And the last (might) be first -- in the mutual fund world, anyway.
Conventional wisdom says that if you want to find next year's top performers, look for the best-performing funds in this year's worst sectors.
Here's a look at
sector indices, ranked from worst to first.
It looks like real estate, financial services, health/biotech and utilities funds are the most promising breeding grounds for next year's winners.
Though it may sound like a bromide, there's evidence that the worst-to-first theory can pay off.
Each year, Chicago fund-tracker
picks a few "unloved funds" -- typically fund groups with low investment inflows and weak performance -- and tracks their performance over the next several years. Since 1987, losers in a given year have outperformed the average stock fund over the following three years a whopping 78% of the time.
All three beaten-down fund categories Morningstar picked at the end of last year -- Pacific funds outside Japan (68.4%), Latin America funds (55.2%) and natural resources funds (26.3%) -- are well ahead of the average domestic stock fund's 24.2% return so far this year, according to the latest data from Lipper.
Aside from health care funds, this year's bottom-feeders are experiencing net investment outflows, which means investors are withdrawing more cash than they're putting in. Meanwhile, technology funds have taken in a record $17.8 billion this year, according to Boston fund researcher
Fund investors' tendency to yank money out of sagging funds and to stuff dollars into highflying funds can create a virtuous cycle in which return-chasing investors sink laggards even further and lift leaders' stock prices and fund returns up even higher.
Investing in these sectors is essentially a contrarian bet against other fund investors, whose flight to tech funds may make these overlooked categories attractive.
But simply buying top funds in sagging sectors doesn't guarantee profits. Experts say a continuing growth- and tech-stock bias could sink these categories even further in 2000. Then again, these sectors could post solid returns when the tide turns against growth and technology stocks.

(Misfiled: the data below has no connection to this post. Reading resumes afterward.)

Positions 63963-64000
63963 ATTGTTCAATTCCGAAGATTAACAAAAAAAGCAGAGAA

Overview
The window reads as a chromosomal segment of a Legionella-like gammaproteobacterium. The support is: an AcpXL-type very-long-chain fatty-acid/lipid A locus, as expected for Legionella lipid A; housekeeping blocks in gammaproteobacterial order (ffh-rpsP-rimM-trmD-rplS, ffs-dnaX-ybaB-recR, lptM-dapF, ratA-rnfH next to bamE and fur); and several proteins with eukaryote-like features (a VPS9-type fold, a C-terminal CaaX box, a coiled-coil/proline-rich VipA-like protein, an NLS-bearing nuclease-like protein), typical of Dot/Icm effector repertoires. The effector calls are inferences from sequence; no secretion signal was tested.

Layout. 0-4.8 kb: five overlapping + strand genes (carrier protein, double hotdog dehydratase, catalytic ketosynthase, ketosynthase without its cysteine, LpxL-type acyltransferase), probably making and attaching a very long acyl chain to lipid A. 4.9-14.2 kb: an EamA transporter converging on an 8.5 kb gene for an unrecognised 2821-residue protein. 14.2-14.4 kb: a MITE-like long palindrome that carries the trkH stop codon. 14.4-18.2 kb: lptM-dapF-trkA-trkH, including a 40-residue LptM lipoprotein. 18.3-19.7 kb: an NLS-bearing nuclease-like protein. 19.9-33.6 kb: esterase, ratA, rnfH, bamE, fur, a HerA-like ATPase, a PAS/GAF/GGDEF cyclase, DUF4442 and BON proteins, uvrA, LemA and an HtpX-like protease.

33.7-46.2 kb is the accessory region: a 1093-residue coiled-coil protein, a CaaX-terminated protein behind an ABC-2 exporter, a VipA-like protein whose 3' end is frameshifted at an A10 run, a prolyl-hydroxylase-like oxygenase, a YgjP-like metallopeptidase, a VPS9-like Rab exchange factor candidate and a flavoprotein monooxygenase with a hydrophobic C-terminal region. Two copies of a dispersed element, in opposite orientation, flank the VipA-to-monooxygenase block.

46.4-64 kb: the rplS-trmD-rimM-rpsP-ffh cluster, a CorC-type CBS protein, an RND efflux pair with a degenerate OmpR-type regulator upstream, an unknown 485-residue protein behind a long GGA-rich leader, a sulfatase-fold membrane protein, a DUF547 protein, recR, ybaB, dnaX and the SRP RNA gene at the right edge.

Here's a look at the prospects for this year's most beaten-down sectors and two or three funds in each you might consider.
Real Estate Funds
Real estate prices aren't dropping, but share prices in real estate investment trusts, or REITs, are plummeting. Typically offering modest returns with significant income, REIT funds returned more than 30% in 1997 and have been dropping ever since.
But they could be poised for an upswing. High-profile value investors such as
Warren Buffett are buying REIT shares, and conservative investors also could come calling because REITs offer high income. Some funds worth watching:
Columbia Real Estate Equity. Since this fund's 1994 inception, manager David Jellison has outperformed his peers on the upside, and the fund's above-average 5.42% 12-month dividend yield has helped it stay out front on the downside. It's cheap, too, with no sales charge and an annual expense ratio a shade over 1%, well below the category's 1.57% average, according to Morningstar. Unfortunately, the fund isn't a secret. The fund's assets have grown tenfold since 1995 to $211 million, and that is a concern.
MSDW Real Estate
. This retail version of
MSDW Institutional Real Estate, launched in April, could be a find. Managers Theodore Bigman and Doug Funke's institutional fund has thumped its peers since 1995, while also producing a 5.37% 12-month dividend yield. But costs could be prohibitive. Class A shares carry a 5.25% front-end sales charge. Its annual expense ratio is 1.6%, slightly above the category average.
Vanguard REIT Index. Die-hard indexers and income-oriented investors should consider this $898 million fund. It hasn't outpaced peers, but its minuscule 0.26% expense ratio and bulging 7.7% 12-month yield could make it right for you.
Financial Services Funds
Investors dropped financials the same way they dropped REIT funds -- like a hot potato after boosting them to outsize gains from 1995 to 1997. So far this year, investors have pulled $4.6 billion out of these funds, according to Financial Research. But a solid economy and the recent
paring of the